The ore extraction from the nature has always been a difficult and challenging task to achieve, yet it is still tempting enough for many mining companies around the globe because of its high profits and contributions to the countries’ economy. Mining is a capital intensive industry where the costs tend to vary depending on the characteristics of the individual deposits, engineering and economic feasibility of different mining methods, processing plant and equipment requirements, infrastructure needs and future rehabilitation requirements. All these capital expenditures are referred to as sunk costs that cannot be recovered by sale or transfer of the corresponding asset. Thus, the major aim in mining industry is always to extract the maximum ore tonnage from the ground at minimum cost.
Given the mining of the laterite-type bauxite deposits, the resource models are generally constructed based on the geological and chemical composition of the core samples obtained from the sparsely spaced boreholes drilled on a regular grid. The size of the drilling grid is chosen such that the drilling costs are minimised, while the grade variation can still be reliably estimated throughout the area. However, because of the weathering process involved in the formation of the laterite-type bauxite ore, the base of the bauxite unit tends to be highly variable, which complicates the fixed productive capacity in the short term mine plan. The accurate volume estimates are also difficult to derive using the traditional interpolation techniques, because of the fact that the borehole spacing of an economically viable drilling programme is often greater than the spatial frequency of the variations in profile thickness. One solution to this mining problem is the saturation (in-fill) drilling that can detect the peaks and troughs between the adjacent sparsely spaced boreholes. This practice may however significantly increase the drilling costs to the extent that the mining of bauxite ore may no longer be feasible. In addition, even the saturation drilling grid may sometimes not be dense enough to detect the short-scale lateral variability of the bauxite/ironstone interface.
However, the geophysical surveys, which can provide continuous data acquisition and much larger areal coverage, might be an alternative to the costly saturation drilling programme at the laterite-type bauxite deposits. Provided that there is sufficient difference in physical and electrical properties of the bauxite and underlying ironstone units within the laterite profile, an appropriate geophysical survey, if properly designed, can image the bauxite/ironstone interface at the high resolutions and relatively low costs in comparison to the saturation drilling. The fine-scale geo-referenced data acquired by a geophysical method can then be augmented with the borehole data obtained from the sparsely spaced discrete locations through the geostatistical algorithms, resulting in more detailed surfaces representing the lateral variability of the bauxite/ironstone interface. In this way, the uncertainty associated with the lower contact of the bauxite unit can be alleviated and as a result the more representative resource models can be constructed.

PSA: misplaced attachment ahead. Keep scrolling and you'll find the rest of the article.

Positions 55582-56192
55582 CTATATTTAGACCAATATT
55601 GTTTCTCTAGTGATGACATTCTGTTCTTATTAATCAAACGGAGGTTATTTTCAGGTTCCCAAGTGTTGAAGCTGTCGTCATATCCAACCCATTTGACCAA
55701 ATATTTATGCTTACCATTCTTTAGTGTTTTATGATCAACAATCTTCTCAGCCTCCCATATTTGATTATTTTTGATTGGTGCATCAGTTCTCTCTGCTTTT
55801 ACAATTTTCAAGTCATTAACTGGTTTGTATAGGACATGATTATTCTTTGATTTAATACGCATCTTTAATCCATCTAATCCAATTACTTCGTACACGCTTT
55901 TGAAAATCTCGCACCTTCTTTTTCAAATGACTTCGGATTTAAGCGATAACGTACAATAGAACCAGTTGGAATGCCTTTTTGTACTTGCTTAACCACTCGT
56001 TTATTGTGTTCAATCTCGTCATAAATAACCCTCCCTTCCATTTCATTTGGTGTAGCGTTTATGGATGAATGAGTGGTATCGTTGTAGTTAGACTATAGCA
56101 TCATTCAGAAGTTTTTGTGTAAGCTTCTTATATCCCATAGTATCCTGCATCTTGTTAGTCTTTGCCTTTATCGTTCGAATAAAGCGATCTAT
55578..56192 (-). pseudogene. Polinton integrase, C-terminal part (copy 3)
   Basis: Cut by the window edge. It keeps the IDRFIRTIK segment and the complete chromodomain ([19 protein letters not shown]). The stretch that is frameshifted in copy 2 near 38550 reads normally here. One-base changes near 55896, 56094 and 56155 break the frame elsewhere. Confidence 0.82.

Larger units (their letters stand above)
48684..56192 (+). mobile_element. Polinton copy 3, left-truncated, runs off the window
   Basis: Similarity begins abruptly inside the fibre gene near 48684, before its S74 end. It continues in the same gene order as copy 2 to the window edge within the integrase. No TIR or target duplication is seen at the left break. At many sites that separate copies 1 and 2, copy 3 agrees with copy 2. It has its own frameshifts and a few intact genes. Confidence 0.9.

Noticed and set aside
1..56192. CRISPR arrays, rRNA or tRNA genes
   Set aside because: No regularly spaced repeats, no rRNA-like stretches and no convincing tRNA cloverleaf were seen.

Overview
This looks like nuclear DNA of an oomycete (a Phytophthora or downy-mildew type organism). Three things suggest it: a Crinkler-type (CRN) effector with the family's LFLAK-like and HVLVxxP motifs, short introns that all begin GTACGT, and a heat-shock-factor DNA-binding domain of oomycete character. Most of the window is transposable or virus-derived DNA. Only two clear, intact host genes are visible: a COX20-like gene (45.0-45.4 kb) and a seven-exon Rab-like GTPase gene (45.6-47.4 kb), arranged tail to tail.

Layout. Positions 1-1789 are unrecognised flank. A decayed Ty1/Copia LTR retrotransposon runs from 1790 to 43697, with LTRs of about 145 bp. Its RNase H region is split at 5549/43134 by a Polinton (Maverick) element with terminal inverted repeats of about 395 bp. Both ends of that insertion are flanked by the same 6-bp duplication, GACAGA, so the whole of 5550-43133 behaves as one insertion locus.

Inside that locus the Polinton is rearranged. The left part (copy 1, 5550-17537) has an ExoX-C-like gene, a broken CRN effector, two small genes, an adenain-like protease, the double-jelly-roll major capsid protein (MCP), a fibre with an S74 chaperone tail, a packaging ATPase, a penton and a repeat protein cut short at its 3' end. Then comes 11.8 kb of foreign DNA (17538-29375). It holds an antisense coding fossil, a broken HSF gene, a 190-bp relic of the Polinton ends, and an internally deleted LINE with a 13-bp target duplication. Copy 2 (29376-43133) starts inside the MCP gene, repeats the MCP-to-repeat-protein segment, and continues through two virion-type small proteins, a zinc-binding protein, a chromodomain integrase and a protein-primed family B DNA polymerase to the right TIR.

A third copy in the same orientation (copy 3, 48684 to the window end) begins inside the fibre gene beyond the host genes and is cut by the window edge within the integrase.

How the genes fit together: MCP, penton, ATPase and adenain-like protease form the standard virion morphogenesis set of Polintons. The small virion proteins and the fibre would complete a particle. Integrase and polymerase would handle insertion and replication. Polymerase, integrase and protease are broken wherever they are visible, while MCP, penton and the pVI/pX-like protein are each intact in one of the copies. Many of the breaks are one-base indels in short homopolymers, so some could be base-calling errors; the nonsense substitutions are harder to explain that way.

Considering the bauxite mining process, the quantity and the chemical composition of the bauxite ore being sent to the processing plant are of crucial importance in terms of the consumption of the chemical substance (caustic soda) being used to produce alumina (Al2O3) from the bauxite ore. For instance, at the Weipa bauxite mine in Australia, every 1% of ironstone (ferricrete) included in the excavated product causes a 0.2% increase in reactive silica which increases the Bayer processing cost by about 80 cents per tonne. At most lateritic bauxite deposits, the mining of the bauxite ore is performed by means of front-end-loaders, as the pisolitic bauxite is of free flow characteristics. As the exploration boreholes are sparsely spaced, the bauxite/ironstone interface specified by the resource model is more likely to be different from the one that is featured by the actual front-end loader regions. As a result, the ironstone dilution and the bauxite ore loss that are likely to occur at the time of mining cannot be quantified and linked to the mine plan. If representative front-end-loader regions are created based on the predicted bauxite/ironstone interface, the ironstone dilution and bauxite ore loss that occur during mining activity can be quantified.
In this thesis, the lateral variability of the horizon surfaces representing the bauxite/ironstone interface at two selected mine areas, namely the Oak and Kumbur at the Weipa open cut bauxite mine in Australia were predicted using the sparsely spaced borehole data on a regular gird of 76.2 x 76.2 m and the fine-scale high-resolution ground penetrating radar (GPR) data through various statistical and geostatistical algorithms. The predicted surface representing the bauxite/ironstone interface was compared with the surface estimated from the sparsely spaced borehole data alone and with the actual mine floor. The cross-sections clearly indicated that inclusion of the GPR data in the prediction process substantially improved the overall estimation quality. The front-end-loader region-based mining strategies were proposed to account for the quantity of the ironstone dilution and bauxite ore loss occurring at the time of mining at the Oak and Kumbur mine areas. It was found out that the bauxite ore tonnage that was calculated using the surfaces representing the “no ironstone dilution” mining strategy was very close to the one calculated from the actual case. The spatial uncertainty associated with the in-situ bauxite ore tonnage was also assessed by the univariate and multivariate conditional simulation algorithms.